Penn engineers use network science to predict ligament injuries

When doctors diagnose a torn ligament, it’s usually because they can see ruptures in the ligament’s collagen fibers, which are visible on a variety of different scans. However, doctors also often treat patients who have symptoms of a tear, but whose ligaments don’t show this kind of damage.  

Penn engineers are using network science—a discipline that historically analyzed computer systems and social dynamics—to gain new insights into these “subfailure” injuries.

Such injuries can lead to pain and dysfunction despite the lack of obvious physical evidence; the mechanisms that lead to these symptoms happen on a microscopic level and can’t be detected by existing clinical tools. 

In a recent study, the researchers put human ligament samples to the test, stretching them until they tear, while looking at these microscopic features. The research was conducted by Beth Winkelstein, professor in the departments of bioengineering in the School of Engineering and Applied Science and neurosurgery in the Perelman School of Medicine; Sijia Zhang, a graduate student in the Winkelstein lab; and Danielle Bassett, the Skirkanich Assistant Professor of Innovation in Engineering.

Earlier work in the Winkelstein lab showed microscopic evidence of the first tears appearing in a ligament as it was put under strain. These visible ruptures are often initiated by disorganization of ligament fibers, which amount to a few pixels on an optical scan.

Zhang was interested in adding more context to the picture, hoping to explain the incidence of pain by showing how this collective rearrangement of collagen fibers prefigured visible damage.

“Our hypothesis was that the cells embedded in the collagen matrix are being stretched during ligament loading, affecting cell behaviors, so we set out to see how the matrix is being reorganized under strain,” Zhang says.

Zhang was enrolled in Bassett’s introductory class on network science, a discipline that investigates how individual elements of complex systems interact to determine the system’s overall behavior. There, Zhang brought in data obtained from experiments in the Winkelstein lab in which stretched ligament samples were imaged with a system that uses polarized light. Much like how polarized sunglasses work by blocking all light aligned at a particular angle, this system can show the orientations of the fibers by measuring how much light they allow through.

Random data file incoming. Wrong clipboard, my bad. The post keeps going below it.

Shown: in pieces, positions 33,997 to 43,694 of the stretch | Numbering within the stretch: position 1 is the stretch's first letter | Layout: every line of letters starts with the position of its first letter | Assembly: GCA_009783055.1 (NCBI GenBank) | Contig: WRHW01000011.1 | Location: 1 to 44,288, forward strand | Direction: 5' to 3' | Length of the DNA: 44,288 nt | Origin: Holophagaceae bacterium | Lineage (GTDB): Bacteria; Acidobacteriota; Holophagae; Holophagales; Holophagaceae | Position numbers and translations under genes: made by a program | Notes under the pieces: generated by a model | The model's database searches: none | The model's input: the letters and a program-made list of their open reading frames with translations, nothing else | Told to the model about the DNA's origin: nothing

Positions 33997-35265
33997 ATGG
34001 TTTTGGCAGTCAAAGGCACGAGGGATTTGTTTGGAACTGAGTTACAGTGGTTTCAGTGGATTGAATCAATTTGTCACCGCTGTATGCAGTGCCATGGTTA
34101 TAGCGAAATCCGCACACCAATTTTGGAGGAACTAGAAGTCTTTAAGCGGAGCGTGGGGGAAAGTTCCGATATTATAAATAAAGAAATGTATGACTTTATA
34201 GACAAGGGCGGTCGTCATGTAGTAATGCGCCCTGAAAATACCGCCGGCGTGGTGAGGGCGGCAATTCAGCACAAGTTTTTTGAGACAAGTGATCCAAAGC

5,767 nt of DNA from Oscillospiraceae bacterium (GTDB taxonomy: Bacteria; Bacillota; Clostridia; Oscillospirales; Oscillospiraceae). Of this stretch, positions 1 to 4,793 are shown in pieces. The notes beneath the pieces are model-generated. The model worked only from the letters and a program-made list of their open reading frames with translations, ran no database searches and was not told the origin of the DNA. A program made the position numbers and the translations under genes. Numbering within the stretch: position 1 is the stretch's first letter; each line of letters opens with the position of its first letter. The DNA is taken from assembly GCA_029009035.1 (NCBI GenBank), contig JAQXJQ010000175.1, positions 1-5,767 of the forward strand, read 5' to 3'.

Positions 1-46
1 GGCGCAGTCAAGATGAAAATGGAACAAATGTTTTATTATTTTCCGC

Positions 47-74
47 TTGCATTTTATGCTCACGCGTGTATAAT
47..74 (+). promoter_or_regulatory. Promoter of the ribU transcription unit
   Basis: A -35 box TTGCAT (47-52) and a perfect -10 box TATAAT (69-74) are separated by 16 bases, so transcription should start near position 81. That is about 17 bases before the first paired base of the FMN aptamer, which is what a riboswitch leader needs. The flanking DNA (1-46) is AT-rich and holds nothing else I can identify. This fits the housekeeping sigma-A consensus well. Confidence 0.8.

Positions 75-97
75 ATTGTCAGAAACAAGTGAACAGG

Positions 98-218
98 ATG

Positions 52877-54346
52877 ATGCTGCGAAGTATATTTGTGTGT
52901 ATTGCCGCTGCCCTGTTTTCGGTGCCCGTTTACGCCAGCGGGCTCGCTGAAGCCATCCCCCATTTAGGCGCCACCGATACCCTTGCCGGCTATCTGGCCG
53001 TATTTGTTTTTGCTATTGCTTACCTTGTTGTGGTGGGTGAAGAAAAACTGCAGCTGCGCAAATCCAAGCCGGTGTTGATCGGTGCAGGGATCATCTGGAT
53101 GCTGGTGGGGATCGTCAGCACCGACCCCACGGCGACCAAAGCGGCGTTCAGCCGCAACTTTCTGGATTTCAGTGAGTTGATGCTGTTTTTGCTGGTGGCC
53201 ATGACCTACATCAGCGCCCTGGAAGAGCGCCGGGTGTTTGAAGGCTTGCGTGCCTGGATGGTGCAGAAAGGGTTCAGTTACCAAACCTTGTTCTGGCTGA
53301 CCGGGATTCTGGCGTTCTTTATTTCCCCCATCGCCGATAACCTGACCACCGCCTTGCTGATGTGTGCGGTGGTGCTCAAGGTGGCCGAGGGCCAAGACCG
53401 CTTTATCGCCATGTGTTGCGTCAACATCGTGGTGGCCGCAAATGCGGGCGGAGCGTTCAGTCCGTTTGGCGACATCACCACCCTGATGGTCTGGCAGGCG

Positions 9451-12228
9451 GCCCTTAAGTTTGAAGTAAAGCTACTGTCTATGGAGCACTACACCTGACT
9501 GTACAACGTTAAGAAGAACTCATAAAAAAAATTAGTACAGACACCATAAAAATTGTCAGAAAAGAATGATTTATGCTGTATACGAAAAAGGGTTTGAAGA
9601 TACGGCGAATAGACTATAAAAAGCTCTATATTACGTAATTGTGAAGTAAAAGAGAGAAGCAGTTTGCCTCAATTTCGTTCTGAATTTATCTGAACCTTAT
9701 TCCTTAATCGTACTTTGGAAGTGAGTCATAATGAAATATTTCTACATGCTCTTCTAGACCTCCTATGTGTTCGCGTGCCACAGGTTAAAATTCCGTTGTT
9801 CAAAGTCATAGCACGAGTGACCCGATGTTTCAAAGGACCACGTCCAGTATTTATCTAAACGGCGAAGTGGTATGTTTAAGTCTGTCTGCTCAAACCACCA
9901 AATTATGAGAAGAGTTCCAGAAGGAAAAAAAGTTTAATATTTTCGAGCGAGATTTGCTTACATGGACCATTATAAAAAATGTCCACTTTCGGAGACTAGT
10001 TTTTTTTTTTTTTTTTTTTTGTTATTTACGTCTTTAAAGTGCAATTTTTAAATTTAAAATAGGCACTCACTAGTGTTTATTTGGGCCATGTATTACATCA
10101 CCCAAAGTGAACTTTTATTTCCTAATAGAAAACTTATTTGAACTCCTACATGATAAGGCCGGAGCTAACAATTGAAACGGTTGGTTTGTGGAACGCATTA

By using analysis techniques she learned in Bassett’s class, Zhang was able to show the degree to which concerted reorientation prefigured the spots where failure first occurred.

“Network science offers a fundamental explanatory mechanism for subfailure damage, a process that we think may lead to pain,” Bassett says. “If a single fiber is turning, a tear is unlikely, as is the activation of pain fibers; but when there is a coordinated change in many fibers, pain and tears may be more likely.”

The team’s findings raise the possibility of particularly injury-prone “domains,” the presence and location of which might explain why different people respond to the same type of injury with different outcomes.

Their network-science-based analysis is also being pursued in experiments in which Zhang is using synthetic tissues she has designed to test theories of failure in a more systemic way.

“Since we have hypotheses based on the networks, we can now examine those relationships between ligament and cells and the grouping of both,” Winkelstein says. “By controlling them in the lab by making them in vitro to specification, we could start to actually test how failure happens and what that means on the cellular level.”